First, an exempt employee temporarily performing nonexempt duties during a public health emergency, including COVID-19, will not necessarily lose the exempt status. More specifically, DOL guidance recognizes that its regulations allow an employee to perform nonexempt duties in emergencies that “’threaten the safety of employees, a cessation of operations or serious damage to the employer’s property’ and which are beyond the employer’s control and could not reasonably be anticipated.” It follows that employees who are required to perform these duties resulting from COVID-19 and otherwise meet the salary requirement (paid a salary of at least $684 a week) will not lose their exempt status.
Second, an exempt employee will not lose their exempt status if he or she elects to take leave provided under the FFCRA. The DOL clarified that when an employee chooses to take emergency paid sick leave or expanded family and medical leave under the FFCRA, it will not be construed as undermining any FLSA exemption requirements.
Finally, an employer can reduce an exempt employee’s salary for economic reasons under COVID-19 if certain conditions are met and without losing the exempt status. For instance, any reductions in salary must be determined before work is performed by an exempt employee, not as a deduction after an employer’s needs are determined. Additionally, an exempt employee’s salary cannot be reduced as a way to circumvent FLSA salary requirements, but instead must genuinely be a result of COVID-19. If these two conditions—plus, the salary requirement of no less than $684 per week – are met, an employee should not lose their exempt status.
Hazard Pay Is Not Required Under the FLSA for Employees Working During COVID-19
A question that has been percolating since the inception of COVID-19, is whether employees working during the pandemic are entitled to hazard pay under the FLSA. The recent guidance by the DOL provides an answer: no. The DOL reasoned that hazard pay is usually an issue determined between an employer and employee, unless otherwise addressed by state or local laws. Instead, the FLSA requires employers to pay its employees: (i) no less than the federal minimum wage of $7.25 an hour; and (ii) overtime for any hours worked in a week over 40 at one and a half times the employee’s regular rate of pay.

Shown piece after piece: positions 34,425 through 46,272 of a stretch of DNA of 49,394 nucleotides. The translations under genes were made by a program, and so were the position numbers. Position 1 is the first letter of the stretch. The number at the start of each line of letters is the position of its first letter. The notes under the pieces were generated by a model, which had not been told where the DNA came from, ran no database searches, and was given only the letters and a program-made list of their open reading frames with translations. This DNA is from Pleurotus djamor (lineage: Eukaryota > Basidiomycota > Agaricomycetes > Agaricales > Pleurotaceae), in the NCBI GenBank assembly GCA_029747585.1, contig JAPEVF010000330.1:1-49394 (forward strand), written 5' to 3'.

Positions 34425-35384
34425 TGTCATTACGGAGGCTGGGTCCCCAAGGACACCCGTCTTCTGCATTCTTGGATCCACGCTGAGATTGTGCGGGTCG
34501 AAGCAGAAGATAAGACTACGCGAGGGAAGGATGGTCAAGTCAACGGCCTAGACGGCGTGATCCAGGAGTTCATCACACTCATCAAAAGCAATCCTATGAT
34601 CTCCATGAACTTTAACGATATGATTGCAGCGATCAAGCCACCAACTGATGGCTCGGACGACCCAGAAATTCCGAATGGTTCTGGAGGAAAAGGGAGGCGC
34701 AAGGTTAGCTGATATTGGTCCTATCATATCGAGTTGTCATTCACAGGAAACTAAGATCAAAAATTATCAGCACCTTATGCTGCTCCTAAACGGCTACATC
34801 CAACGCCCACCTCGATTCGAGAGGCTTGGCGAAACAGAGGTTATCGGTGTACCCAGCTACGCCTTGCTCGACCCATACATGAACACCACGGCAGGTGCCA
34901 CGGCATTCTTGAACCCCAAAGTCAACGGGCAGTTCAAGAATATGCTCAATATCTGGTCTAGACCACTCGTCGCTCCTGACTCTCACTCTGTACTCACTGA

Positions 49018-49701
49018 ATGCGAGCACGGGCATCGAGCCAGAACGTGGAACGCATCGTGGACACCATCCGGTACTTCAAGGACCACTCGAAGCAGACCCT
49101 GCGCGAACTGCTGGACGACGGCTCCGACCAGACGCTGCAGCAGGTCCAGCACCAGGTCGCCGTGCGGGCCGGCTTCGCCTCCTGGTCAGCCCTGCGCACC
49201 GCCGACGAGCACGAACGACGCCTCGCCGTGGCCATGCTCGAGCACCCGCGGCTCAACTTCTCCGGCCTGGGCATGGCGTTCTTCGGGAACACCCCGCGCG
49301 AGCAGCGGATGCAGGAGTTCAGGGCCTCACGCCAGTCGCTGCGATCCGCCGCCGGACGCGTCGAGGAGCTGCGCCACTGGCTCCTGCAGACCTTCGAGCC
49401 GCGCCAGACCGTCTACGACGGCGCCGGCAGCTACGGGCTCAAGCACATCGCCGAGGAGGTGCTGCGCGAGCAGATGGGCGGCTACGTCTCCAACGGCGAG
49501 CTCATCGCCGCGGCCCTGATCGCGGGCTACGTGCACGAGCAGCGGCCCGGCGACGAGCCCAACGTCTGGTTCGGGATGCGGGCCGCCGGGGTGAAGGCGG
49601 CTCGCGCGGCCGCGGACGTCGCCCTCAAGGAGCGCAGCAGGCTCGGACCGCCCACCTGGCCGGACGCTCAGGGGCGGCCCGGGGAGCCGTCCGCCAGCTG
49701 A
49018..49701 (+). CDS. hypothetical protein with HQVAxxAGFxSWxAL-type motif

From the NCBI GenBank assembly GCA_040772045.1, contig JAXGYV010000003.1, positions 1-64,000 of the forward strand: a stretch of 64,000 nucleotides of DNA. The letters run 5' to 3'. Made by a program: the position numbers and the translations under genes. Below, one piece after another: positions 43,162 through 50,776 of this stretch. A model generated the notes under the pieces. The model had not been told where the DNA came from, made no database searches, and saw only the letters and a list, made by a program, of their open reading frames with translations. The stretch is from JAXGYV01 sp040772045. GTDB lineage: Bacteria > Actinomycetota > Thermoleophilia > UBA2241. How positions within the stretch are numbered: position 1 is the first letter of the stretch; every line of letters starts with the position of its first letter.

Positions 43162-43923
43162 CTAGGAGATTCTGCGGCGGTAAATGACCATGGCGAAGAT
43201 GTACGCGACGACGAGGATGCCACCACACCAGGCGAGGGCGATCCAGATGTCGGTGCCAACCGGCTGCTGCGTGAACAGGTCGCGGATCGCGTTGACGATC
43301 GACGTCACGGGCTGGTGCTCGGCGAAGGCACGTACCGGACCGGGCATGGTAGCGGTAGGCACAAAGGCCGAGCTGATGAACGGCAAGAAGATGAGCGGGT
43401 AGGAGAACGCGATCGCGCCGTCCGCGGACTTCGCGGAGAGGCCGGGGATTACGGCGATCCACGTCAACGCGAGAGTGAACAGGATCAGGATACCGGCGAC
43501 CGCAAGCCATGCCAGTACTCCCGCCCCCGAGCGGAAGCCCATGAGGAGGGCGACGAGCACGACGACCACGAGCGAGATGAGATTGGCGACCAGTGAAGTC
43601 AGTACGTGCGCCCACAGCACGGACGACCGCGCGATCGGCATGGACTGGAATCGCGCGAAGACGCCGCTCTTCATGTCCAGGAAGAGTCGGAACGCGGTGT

Family Medical Leave Act – Questions 12 and 13
Telemedicine Visit Qualifies as an In-Person Visit Required to Establish a Serious Health Condition under the FMLA
In order to qualify for FMLA leave, an employee must establish the existence of a serious health condition for themselves or for an immediate family member. This usually requires an employee to visit a health care provider in-person and to obtain a signed certification from the health care provider. To better serve the public’s interest and current COVID-19 related health care directives, the DOL will consider a telemedicine visit in lieu of an in-person visits if it: (i) includes an examination, evaluation or treatment by a health care provider; (ii) is performed by video conference; and (iii) is permitted and accepted by state licensing authorities. In addition to allowing telemedicine visits until December 31, 2020, the DOL will also consider electronic signatures to be signatures for establishing a serious health condition under the FMLA.
The FMLA Does Not Prohibit an Employer from Requiring a COVID-19 Test Before Returning to Work
To ensure the safety of employees, many employers have considered requiring employees to test for COVID-19 prior to returning to work. The DOL guidance recently clarified that the FMLA does not prohibit an employer from requiring such tests. Laws other than the FMLA, however, may impose restrictions on the manner in which an employer can require a test and the type of test required.